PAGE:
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January 16, 2014     Lovell Chronicle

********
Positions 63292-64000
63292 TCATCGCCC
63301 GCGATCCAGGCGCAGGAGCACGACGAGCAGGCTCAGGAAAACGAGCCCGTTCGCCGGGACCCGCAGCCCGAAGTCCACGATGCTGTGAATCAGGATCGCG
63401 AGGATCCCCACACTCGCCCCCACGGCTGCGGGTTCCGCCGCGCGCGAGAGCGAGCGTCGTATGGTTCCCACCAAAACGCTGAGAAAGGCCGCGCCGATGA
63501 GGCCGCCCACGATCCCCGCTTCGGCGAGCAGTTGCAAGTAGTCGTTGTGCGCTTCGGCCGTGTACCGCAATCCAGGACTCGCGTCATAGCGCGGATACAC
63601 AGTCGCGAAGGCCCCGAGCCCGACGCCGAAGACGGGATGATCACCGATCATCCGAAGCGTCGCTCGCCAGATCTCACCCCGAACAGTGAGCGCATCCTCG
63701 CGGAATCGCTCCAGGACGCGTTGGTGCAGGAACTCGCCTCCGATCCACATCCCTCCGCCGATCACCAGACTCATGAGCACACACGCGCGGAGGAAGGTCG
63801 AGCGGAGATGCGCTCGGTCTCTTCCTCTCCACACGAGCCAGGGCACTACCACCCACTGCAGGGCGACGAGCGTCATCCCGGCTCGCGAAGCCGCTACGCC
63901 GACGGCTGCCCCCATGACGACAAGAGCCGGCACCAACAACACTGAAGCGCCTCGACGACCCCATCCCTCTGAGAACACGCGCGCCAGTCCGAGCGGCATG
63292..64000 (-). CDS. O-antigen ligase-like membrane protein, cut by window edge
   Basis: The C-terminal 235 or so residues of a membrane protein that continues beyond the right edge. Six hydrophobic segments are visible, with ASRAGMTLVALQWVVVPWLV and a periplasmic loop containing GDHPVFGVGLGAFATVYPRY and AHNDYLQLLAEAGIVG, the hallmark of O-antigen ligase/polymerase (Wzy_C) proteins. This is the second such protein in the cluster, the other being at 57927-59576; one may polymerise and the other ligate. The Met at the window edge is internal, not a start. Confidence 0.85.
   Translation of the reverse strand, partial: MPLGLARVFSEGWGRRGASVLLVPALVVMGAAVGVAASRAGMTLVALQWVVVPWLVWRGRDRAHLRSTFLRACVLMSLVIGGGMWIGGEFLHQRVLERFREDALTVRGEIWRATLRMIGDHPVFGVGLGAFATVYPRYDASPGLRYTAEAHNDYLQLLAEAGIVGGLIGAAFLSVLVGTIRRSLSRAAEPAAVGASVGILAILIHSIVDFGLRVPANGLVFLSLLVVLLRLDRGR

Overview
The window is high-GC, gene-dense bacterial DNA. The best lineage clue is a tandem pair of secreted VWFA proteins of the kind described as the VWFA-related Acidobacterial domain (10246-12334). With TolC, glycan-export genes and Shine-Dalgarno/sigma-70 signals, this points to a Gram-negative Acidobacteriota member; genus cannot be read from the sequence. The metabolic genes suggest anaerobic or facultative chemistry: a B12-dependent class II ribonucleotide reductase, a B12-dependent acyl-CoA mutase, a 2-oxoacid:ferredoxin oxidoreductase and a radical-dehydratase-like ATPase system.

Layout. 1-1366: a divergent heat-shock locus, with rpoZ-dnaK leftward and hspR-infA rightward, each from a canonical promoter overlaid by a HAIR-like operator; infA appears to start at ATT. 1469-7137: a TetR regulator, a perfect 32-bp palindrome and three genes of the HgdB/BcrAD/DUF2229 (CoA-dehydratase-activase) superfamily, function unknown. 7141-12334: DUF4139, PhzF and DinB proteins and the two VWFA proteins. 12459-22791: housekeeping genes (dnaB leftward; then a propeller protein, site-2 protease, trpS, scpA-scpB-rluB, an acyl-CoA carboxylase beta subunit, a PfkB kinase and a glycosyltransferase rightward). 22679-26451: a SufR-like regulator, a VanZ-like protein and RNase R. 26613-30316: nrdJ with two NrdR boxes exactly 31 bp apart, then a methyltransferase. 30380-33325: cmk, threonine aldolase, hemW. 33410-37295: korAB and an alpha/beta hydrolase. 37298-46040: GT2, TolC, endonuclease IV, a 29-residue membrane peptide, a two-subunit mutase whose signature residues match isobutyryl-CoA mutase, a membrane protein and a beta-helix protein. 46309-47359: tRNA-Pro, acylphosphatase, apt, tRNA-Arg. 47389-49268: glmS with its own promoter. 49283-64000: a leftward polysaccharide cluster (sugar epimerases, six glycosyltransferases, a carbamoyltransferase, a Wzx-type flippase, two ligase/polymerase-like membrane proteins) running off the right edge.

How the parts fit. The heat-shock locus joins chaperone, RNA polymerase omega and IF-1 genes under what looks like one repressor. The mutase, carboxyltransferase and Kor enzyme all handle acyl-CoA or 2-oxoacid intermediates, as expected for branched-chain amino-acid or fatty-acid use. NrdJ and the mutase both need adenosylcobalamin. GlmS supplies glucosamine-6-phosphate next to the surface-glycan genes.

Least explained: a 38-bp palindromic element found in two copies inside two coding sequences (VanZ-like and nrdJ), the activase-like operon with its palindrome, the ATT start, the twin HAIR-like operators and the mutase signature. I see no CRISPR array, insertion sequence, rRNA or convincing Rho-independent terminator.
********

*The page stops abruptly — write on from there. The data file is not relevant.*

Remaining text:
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January 16, 2014 i The Lovell Chronicle ] 11 Third-quarter storm dooms Grizz against Burlington DAVID PECK Rocky Mountain junior center Kirby Winland powers for a baseline jumper against the Burlington Huskies during Friday night's game in Cowley. BY DAVID PECK The Rocky Mountain Grizzlies did some good things in Friday night's battle with intradistrict ri- val Burlington in Cowley, including a 9-0 run that spanned portions of the second and third quarters and pulled the Grizz close. But Burlington's pow- er proved to be too much as the Huskies pulled away for a 65-36 win. The game was a de- fensive battle early as both teams did a good job shutting down the other's offense, but Burlington scored points on the offen- sive boards, in transition and off steals to take an early 11-2 lead before a 7-4 Rocky run cut the Burling- ton lead to six at the quar- ter break, 15-9. Burlington went to the foul line in the second quarter and built a 23- 12 lead, but the Grizz re- duced the lead to eight at intermission, 23-15. Rocky Mountain came out on fire in the third and quickly scored the first six points of the quarter on a John Higgins inside buck- et on a dish from Bill De- spain, a transition jump- er by Tanner Coleman and another Higgins basket on a zip pass from Kirby Winland. Rocky was close trailing 23-21, forcing a Burlington timeout. Whatever Coach Matt Davidson told his Huskies must have been taken to heart, because the squad turned up the intensity on defense and launched a 24-5 run that propelled the Huskies to a 47-26 lead af- ter three. Nick Carrizales started the outburst with a long trey and scored 7 points during the run, and Jess McNiven scored 8, Trevor Wardell 7. It was more of the same in the fourth as Burl- ington outscored the Grizz 18-10 to win by 29 points. Rocky Coach Michael Simmons said he was glad to see his squad battle back in the third, noting that he asks his team to be within striking distance of a win by the fourth quar- ter and it looked like they would be in range early in the third. A strong man defense helped the Grizz come back, but it was an aggres- sive, trapping 1-3-1 zone that turned the game in Burlington's favor, Sim- mons said. "It rattled us," he said. "We had some people play- ing out of their normal po- sition, and it caught us off guard. "There are things we worked on that we did do well, some things with execution, so looking at the big picture, there are things as a coaching staff that we felt we did well for 3 quarters." He noted that the trio that led the charge in the third for Burlington had combined for four baskets and six free throws before the 24-5 run. "They're a good team," Simmons said. "They're go- ing to win a lot of games." Higgins finished with 7 points to lead the Grizz, and Caleb Horrocks and Winland added 6 points each, Cole Simmons and Coleman 5 apiece. Cole Simmons topped the team with eight rebounds. Rocky shot 23 percent from the field and had 28 turnovers while Burling- ton shot 35 percent and had 16 turnovers. The box score: BURLINGTON (65) Adam Jones 1 0-0 2, Nathan Carrizales 0 0-0 0, Jared Peter- son 0 0-0 0, Layne Henderson 0 1-2 1, Jess McNiven 6 5-9 17, Landon George 1 2-2 4, Trevor Wardell 5 1-2 12, Nick Carriza- les 8 1-2 20, Bridger Jones 0 0-2 0, James Davidson 2 0-0 4, Preston Wardell 2 1-1 5. Totals 25 11-20 65. ROCKY (36) Xavier Mangus 00-O O, John Higgins 3 1-2 7, Joey Jewell 1 O-O 2, Bill Despain 1 0-0 2, Caleb Horrocks 2 2-2 6, Kirby Winland 1 4-7 6, Cole Wambeke 0 0-0 O, Cannon Simmons 0 1-3 1, Cole Simmons 1 2-2 5, Tanner Coleman 2 1-2 5, Jacob Price 1 O-O 2. Totals 12 11-18 36. Burlington 15 8 24 18-65 RockyMtn. 9 6 11 10-36 Three-point field goals - Ni. Carrizales 3, T. Wardell 1 ; Co. Simmons 1. Fouled out - none. Total fouls - Rocky 18, Burling- ton 14. CONFERENCE GAME Rocky will open North- west 2A conference play by hosting Thermopolis Thursday at 4 (JV) and 7 p.m., then will travel to top-ranked Wyoming Indi- an Saturday for noon and 3 p.m. taps. Thermop is 7-5 overall and 0-1 in the conference with a loss to Greybull. Wyoming Indian is 12-0. High School Girls Basketball Rocky girls fall to Burlington BY PATTI CARPENTER For the second time this season, the Lady Grizz girls basketball team fell to the tough Burlington Huskies, 55-25, at home on Friday Jan. 10. Coach Eric Honeyman said it was a disappointing loss but the girls learned from the experience. "We had a lot of op- portunities for shots and we didn't take advantage of them," said Honeyman. "We need to work on shoot- ing, we need to learn our roles and we need to trust our defense. We have a lot of talent on our team and we need to build confidence in that talent." Honeyman said he thought Burlington had a pretty good team but for some reason the Rocky girls didn't rise to the occasion and played "flat." "This was one of those games we'd like to forget and just move on," said Honeyman. "Fortunately, it wasn't a conference game." Shauna Loman had the most points with 9 and Ma- rissa Arnold wasn't far be- hind with 7 points. Arnold was also one of the top re- bounders with five. Hannah Winland had five rebounds, and Kelly Vezain and Loman had four apiece. The shooting percent- age for the girls was very low at 15.9 percent. Hon- eyman said they are work- ing intensively on their shooting skills all week in practice. The girls got off to very slow start in their first quarter against the Lady Huskies, scoring no points at all, but were nearly matching the Lady Huskies in points in their final quar- ter, with 14 points to Burl- ington's 15. "What it comes down to is playing 10 points or more every quarter," said Hon- eyman. "We weren't quite ready for that yet in our game with Burlington, but I think we are now." Next up, the girls will play Thermopolis at home on Thursday, with games at 4 (JV) 5:30 p.m. (varsi- ty). On Saturday, the girls will travel to Ethete, where games will begin at noon. "Thermopolis is a con- ference game," said Honey- man. "It's time for us to kick up our heels and get seri- ous when we play them." PATTI CARPENTER Shauna Loman races down the court with a Lady Husky on her heels at a home game on Friday, Jan. 10 at Rocky Mountain High School. Standings BOYS 2A NORTHWEST Conf. Overall Team Greybull Rocky Mtn. Riverside Thermopolis Lovell W L W L 2 0 9 Z 0 0 7 3 0 0 1 8 0 1 7 S 0 1 4 6 GIRLS 2A NORTHWEST Conf. Overall Team W L W L Lovell t 0 8 2 Thermopolis 1 0 7 5 Rocky Mtn. 0 0 3 7 Riverside 0 0 0 9 Greybull 0 2 4 6 R N On Oct. 1, 2013, the open enrollment period for the Affordable Care Act began. The enrollment period will run until March 31. Unless citizens expe- rience a triggering event -- a major change like marriage or birth -- citizens will not be able to purchase health insurance until the next open enrollment- period scheduled for November 15, 2014, to January 15, 2015. The enroll- ment periods apply to health plans purchased both on and off the federal health insurance marketplace (located at healthcare.gov). In addition, over the past few months there have been some changes in the Af- fordable Care Act that everyone should be aware of: For Individuals Citizens that received a notice of cancellation from their insurance com- pany may be able to keep their plan for one additional year. Note that these ex- tended plans will not offer any of the changes in insurance coverage mandated by the ACA. Each insurance company has discretion as to whether it will allow the canceled plans to continue. So you should contact your insurance companiy to see if your plan will be continued. If you received a notice of cancellation from your insurance company, you may be eligible for a hardship exemption. That would waive the tax penalty that is to be assessed against people who don't have health insurance. A hardship exemption also allows enrollment in a catastrophic plan, which generally has lower premiums and higher deductibles. People can get an exemption application at healthcare.gov. The application must be accompanied by a copy of the policy cancellation letter. For Employers Under the original terms of the law, large employers (those with 50 or more full-time equivalent employees) were required to provide health coverage for their full-time employees or face a penalty. The penalty has been delayed for one year. Originally, small employers (those with fewer than 50 full-time equivalent employees) could purchase health insurance for their employees online through the SHOP program. However, the online enrollment option will not be available until 2015. SHOP enrollment in 2014 must be completed through an agent, bro- ker or insurance company. For information and help with enrollment, individuals and employers should contact their insurance agents. For additional help with enrollment, citizens may also contact Navigators. Navigators are trained and offer free assistance to consumers. Contact a Wyoming Navigator by calling 2-1-1 or by visiting wyo- ming211.org. In addition, citizens may contact the Wyoming Department of Insurance with any questions or concerns. @ Wyoming Insurance Department http.//dol.wyo.gov This public service announcement is presented and paid for by the insurance companies licensed to do business in Wyoming in cooperation with the Wyoming Insurance Department. For more information on the state's insurance companies, including financial information, visit the Insurance Department website's "Consumers" section.